Southern Solstice: fun in the sun 

A setlist wish list for the the Southern Solstice Revival

With the recent heat wave upon us, it's exciting to see a local concert on the Pour House schedule celebrating the Southern-style sizzle and embracing the idea of jamming in such humidity and heat.

Set for Sat. June 19 — two days before the actual summer solstice — the Southern Solstice Revival will feature a variety of rock, bluegrass, and bluesy Americana.

"Alex Harris and I came up with the event a few months ago," says Campbell Brown, singer/guitarist of Gaslight Street. "We wanted to do something different that involved as many of the local musicians that have really helped the music scene thrive. The summer theme seemed to fit and give it a family/communal feel."

The schedule for the Southern Solstice Revival has singer/guitarist Reid Stone (of Guilt-Ridden Troubadour) on the deck at 4:30 p.m., followed by acoustic combo the Butterbeans at 6 p.m. On the main stage, local act Autumn Attics plays at 9:30 p.m., followed by sets from Justin James & Co. (led by Justin Burke) at 10:15 p.m. and Gaslight Street at 11:30 p.m. Members from every act on the bill will congregate for a late-night finale.

"It's an event that will prove Charleston's music scene has incredible local bands," says Burke.

The theme of the gig overlaps with the regionalism of Burke's recent album, Southern Son, So Far, released under the band name Justin James & Co. The twangy collection demonstrates some of Burke's more intimate and soulful lyrical ideas.

Gaslight Street's latest offering, Blue Skies for Fools, boasts its own Southern-fried grooviness. For Campbell and his bandmates, the bluesy rock sound comes naturally.

I hope each band on the bill brainstorms on a few thematic covers from the rock 'n' roll catalog — from poolside jams and beachfront classics to fist-pumpin', weather-related faves. It'll be a healthy musical detour from their usual fare. Clever renditions and reworkings could easily provide a bit of comic relief and inspiration to accompany the inevitable jamming and perspiration.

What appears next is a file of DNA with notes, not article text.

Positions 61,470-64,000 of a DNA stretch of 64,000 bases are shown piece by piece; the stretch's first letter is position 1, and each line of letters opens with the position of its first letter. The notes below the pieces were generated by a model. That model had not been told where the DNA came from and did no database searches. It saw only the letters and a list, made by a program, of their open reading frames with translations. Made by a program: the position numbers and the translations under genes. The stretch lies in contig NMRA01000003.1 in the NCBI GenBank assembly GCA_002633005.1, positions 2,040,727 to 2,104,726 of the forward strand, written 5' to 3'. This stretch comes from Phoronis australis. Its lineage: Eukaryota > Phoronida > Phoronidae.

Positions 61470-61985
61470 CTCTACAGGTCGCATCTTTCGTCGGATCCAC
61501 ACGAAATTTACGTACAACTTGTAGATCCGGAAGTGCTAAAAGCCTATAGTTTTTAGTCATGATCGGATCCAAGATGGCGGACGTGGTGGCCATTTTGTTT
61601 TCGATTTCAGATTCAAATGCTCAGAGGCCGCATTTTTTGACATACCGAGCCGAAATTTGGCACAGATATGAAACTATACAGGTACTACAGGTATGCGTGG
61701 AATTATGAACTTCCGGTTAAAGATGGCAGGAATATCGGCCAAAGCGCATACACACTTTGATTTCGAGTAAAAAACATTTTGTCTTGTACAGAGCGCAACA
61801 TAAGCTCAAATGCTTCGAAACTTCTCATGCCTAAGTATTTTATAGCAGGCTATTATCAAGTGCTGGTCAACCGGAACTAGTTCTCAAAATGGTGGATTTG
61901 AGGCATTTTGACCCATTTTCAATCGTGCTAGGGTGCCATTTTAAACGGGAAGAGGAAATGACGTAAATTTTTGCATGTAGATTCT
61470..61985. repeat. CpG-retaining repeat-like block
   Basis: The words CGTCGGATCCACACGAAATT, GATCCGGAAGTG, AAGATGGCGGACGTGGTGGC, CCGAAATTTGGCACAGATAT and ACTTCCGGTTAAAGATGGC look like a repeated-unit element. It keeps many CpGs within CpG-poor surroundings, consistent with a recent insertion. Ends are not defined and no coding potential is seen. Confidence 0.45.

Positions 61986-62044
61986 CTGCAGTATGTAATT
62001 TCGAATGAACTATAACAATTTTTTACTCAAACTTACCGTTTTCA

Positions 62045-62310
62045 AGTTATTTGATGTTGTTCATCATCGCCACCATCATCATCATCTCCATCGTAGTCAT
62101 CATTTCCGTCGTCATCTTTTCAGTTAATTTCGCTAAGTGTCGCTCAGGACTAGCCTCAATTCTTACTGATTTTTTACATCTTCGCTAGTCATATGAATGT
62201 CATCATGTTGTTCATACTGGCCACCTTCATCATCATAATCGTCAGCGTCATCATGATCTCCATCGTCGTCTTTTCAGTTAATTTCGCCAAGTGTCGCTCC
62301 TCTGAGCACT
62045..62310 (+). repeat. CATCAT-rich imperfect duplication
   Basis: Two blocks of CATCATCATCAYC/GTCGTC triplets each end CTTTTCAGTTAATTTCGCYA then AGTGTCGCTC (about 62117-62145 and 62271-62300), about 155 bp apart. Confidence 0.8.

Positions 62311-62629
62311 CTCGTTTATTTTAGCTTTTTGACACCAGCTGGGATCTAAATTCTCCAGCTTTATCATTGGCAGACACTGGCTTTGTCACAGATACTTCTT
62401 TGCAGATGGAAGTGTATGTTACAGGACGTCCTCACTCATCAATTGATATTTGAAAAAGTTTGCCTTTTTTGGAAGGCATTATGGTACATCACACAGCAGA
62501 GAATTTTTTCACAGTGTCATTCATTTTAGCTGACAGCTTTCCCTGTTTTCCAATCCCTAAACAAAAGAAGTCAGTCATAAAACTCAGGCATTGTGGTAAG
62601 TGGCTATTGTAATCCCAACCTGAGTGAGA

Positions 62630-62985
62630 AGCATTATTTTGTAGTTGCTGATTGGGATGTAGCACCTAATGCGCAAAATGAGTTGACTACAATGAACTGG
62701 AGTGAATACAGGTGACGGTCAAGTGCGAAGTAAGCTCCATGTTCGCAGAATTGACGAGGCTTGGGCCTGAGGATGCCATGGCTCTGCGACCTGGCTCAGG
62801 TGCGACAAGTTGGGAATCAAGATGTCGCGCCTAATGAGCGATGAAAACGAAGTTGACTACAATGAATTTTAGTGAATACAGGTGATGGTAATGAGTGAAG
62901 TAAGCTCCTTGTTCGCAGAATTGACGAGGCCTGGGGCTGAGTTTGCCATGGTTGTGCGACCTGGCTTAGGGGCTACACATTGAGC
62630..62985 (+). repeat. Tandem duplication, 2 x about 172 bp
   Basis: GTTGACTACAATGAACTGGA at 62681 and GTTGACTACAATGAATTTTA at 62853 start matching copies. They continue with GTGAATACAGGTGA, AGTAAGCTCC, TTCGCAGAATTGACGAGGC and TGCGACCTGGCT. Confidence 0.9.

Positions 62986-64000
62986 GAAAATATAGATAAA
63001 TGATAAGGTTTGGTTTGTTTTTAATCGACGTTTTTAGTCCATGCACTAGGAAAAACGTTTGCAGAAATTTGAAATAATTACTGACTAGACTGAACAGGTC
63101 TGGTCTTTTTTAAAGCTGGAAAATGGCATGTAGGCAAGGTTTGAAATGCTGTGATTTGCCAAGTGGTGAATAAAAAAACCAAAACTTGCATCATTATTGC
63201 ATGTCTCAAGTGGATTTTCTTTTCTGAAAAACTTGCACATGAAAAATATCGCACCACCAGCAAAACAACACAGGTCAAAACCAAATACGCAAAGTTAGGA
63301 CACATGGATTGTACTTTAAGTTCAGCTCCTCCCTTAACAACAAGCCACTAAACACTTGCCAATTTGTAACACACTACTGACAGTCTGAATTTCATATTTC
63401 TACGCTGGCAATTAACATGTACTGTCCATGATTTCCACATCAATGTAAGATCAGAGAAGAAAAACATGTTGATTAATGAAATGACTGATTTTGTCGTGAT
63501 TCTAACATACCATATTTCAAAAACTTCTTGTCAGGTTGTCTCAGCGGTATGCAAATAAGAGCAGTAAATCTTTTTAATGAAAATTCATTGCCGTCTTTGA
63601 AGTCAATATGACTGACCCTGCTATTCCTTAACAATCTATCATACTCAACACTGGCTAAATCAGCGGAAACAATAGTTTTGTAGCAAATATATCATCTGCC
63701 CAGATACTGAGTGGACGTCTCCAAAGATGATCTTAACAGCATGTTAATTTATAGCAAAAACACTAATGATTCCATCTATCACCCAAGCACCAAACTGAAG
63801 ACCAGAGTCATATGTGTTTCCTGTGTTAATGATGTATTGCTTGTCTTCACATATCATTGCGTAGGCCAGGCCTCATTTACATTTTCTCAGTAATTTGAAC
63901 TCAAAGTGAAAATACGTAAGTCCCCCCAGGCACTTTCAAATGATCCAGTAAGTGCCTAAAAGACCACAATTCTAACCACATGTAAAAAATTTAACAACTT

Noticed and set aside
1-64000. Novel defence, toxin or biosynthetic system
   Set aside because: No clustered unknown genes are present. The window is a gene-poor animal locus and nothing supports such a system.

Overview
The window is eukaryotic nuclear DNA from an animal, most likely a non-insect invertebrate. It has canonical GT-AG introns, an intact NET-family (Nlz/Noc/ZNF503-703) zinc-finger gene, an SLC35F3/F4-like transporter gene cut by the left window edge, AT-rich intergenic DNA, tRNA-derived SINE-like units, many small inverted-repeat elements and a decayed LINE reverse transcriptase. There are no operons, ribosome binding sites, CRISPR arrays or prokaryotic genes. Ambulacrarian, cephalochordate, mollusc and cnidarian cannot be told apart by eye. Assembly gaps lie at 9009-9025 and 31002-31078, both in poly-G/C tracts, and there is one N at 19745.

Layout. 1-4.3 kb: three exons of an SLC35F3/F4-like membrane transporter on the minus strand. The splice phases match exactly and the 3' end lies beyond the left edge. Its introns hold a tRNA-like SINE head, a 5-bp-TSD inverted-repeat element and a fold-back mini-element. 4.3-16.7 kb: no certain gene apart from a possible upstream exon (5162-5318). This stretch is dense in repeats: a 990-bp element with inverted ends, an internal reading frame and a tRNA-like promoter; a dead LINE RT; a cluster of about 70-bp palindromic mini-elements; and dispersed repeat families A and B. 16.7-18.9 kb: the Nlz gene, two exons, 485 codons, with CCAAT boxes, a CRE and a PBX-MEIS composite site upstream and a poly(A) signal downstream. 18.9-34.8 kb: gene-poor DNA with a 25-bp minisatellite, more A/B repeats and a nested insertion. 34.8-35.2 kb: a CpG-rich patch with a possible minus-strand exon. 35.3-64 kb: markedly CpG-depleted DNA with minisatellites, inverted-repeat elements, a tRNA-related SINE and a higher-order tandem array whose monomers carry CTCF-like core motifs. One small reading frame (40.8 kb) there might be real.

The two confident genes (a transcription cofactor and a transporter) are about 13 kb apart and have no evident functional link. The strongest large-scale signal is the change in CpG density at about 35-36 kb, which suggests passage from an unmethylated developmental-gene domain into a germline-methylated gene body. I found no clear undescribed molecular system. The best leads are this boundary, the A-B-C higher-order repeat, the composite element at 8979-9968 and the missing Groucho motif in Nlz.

Maybe City Paper could assign a pair of summer-related tunes for each act to learn for the show.

Stone could easily handle Lindsay Buckingham's "Holiday Road," the peppy theme from National Lampoon's Vacation. A strummy version of The Lovin' Spoonful's "Summer in the City" could enhance the experience of feelin' dirty and gritty on the deck.

The ladies of the Butterbeans could kill with a send-up of Bananarama's "Cruel Summer" and a cover of Martha Reeves & The Vandellas' "Heatwave," with love like a heatwave burning in their hearts.

Autumn Attics should have both joy and fun while attempting "Seasons in the Sun" by Terry Jacks. They could color the laziest afternoon vibes with The Kinks' "Sunny Afternoon" as well.

With their rock chops, Justin James & Co. might make Blue Cheer and The Who blush if they raised a fuss and a holler with Eddie Cochran's "Summertime Blues." A heavyhanded cover of Seals & Crofts' "Summer Breeze" could make them feel fine, no matter what jasmine junk was on their mind.

Gaslight Street could give the drummer some of the spotlight with an extended version of The Surfaris "Wipe Out" (with timekeeper Brooks DuBose providing the maniacal laughter in the song's intro). And they could easily bring the house down with Brown crooning Frank Sinatra's "The Summer Wind."

These are just a few ideas, issued under balmy conditions. Let's hope the bands warm up to them, take notice, and add a few to their usual sets.


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